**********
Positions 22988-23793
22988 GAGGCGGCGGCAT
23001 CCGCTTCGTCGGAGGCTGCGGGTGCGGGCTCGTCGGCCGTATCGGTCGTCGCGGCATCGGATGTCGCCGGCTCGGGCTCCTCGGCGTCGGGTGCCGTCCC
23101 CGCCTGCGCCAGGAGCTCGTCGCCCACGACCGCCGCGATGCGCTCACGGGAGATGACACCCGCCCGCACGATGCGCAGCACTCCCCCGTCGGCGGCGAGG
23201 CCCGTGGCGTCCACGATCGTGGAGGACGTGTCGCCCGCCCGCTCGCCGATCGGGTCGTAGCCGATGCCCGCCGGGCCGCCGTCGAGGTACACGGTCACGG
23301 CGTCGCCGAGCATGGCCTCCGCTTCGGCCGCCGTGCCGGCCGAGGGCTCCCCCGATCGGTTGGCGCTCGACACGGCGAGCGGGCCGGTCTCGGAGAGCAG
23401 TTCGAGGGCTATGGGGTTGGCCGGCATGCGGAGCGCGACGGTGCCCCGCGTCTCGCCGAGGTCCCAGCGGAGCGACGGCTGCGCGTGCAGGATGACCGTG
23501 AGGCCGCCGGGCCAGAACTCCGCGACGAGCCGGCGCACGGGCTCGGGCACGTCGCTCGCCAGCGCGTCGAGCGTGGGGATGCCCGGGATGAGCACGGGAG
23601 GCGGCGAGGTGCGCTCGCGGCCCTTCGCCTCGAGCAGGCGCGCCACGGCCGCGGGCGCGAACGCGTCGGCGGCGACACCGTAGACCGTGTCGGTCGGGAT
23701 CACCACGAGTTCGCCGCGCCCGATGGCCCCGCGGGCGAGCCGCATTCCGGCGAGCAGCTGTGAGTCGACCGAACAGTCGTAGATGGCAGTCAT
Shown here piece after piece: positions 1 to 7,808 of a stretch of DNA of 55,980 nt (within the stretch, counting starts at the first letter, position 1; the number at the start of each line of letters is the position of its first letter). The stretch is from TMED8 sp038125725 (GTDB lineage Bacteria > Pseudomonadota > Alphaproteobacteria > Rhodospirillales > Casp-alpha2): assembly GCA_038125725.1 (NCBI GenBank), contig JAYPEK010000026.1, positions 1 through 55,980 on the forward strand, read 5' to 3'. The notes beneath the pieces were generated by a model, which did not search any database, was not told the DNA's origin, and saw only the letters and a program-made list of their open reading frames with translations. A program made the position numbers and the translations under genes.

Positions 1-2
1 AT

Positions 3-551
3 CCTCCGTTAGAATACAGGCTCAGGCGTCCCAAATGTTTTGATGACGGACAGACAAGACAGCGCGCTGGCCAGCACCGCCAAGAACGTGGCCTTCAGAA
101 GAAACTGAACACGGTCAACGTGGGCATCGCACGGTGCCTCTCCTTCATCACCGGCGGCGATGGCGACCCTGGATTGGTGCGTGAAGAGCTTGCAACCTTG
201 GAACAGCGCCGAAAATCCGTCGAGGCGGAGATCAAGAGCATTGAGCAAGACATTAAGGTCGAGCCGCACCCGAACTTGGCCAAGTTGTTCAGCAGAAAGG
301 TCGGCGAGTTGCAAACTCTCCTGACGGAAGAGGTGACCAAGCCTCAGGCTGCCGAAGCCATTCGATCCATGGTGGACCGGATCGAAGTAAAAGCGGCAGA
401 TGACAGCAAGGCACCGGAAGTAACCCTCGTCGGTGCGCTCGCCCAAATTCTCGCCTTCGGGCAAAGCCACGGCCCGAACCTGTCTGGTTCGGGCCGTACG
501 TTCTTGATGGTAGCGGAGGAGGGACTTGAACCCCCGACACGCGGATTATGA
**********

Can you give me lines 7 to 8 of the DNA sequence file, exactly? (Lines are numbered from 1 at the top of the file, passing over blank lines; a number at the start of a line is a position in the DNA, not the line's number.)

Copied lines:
23401 TTCGAGGGCTATGGGGTTGGCCGGCATGCGGAGCGCGACGGTGCCCCGCGTCTCGCCGAGGTCCCAGCGGAGCGACGGCTGCGCGTGCAGGATGACCGTG
23501 AGGCCGCCGGGCCAGAACTCCGCGACGAGCCGGCGCACGGGCTCGGGCACGTCGCTCGCCAGCGCGTCGAGCGTGGGGATGCCCGGGATGAGCACGGGAG